Yemen power struggle as wounded president flees
A THIRD Arab nation was on the verge of overthrowing a long-serving dictator last night as Yemen's president, Ali Abdullah Saleh, was flown abroad for medical treatment after an attack on his palace.
A power struggle was under way among loyalists and opposition rivals after the forced departure of its wounded president left the country facing potential civil war.
Ali Abdullah Saleh, who has held office for 33 years, underwent an operation in Riyadh to remove shrapnel from his chest following an artillery attack on his palace in the capital Sana'a last Friday. He was also expected to undergo plastic surgery for burns to his face and neck.
Activists behind the Arab Spring movement that has inspired protests and toppled regimes in Egypt and Tunisia celebrated a third scalp.
Although there was jubilation on the streets of Sana'a, the president's departure has created a dangerous political vacuum as powerful tribal chiefs and his family prepare to battle for power.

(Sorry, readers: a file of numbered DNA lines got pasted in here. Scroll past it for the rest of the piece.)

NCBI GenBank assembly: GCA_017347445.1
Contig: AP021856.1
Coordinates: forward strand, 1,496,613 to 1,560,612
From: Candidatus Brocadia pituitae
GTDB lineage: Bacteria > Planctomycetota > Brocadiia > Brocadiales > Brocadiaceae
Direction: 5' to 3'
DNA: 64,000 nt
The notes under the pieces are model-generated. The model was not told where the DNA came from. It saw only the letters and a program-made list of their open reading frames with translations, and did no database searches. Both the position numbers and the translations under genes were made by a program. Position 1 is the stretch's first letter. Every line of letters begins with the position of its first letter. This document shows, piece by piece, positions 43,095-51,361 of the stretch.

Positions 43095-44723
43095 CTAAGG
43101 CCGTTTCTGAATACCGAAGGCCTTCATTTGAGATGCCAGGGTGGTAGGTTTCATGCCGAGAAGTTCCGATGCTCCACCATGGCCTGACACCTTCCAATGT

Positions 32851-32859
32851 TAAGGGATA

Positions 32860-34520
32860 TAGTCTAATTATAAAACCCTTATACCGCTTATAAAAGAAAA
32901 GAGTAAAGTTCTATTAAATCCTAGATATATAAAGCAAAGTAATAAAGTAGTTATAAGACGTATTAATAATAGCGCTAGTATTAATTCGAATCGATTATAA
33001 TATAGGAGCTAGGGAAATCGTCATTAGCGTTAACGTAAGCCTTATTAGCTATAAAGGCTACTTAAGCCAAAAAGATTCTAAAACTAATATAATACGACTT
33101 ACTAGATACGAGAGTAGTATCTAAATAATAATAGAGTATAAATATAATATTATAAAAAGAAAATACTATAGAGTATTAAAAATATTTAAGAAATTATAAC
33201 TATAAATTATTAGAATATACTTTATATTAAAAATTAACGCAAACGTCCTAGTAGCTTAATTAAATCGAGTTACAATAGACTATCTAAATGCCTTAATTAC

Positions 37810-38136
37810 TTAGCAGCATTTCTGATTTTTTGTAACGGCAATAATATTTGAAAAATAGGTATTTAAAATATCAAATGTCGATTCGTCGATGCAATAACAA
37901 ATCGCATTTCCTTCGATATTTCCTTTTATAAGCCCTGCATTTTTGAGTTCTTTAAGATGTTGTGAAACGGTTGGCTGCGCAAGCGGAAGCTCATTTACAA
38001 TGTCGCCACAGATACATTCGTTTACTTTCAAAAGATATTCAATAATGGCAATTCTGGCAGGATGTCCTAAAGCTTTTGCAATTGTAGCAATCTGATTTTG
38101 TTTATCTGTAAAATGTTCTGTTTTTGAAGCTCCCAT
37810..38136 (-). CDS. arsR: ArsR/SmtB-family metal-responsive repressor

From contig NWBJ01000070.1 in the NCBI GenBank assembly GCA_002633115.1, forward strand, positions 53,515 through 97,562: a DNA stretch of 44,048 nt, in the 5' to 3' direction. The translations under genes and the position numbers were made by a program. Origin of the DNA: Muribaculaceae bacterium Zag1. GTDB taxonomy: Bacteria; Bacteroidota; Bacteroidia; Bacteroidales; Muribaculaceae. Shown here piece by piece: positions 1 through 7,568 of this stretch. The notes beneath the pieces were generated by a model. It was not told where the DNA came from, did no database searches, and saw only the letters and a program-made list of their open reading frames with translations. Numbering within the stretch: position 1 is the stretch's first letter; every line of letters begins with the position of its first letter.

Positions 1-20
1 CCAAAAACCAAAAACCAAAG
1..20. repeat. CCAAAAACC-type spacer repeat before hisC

Under the constitution, Mr Saleh's forced absence should mean that power is transferred, at least temporarily, to Abd al-Rab Mansur al-Hadi, his Sandhurst-educated deputy, who held talks yesterday with military commanders and the US ambassador to Yemen.
But the vice-president has always played a peripheral role in Yemeni politics and is seen as an unsustainable choice to lead so volatile a country.
Despite his injuries and absence, Mr Saleh is resisting international efforts to force him to resign.
The crisis has left Saudi Arabia trying to formulate a plan that would bring some stability to its neighbour. (© Daily Telegraph, London)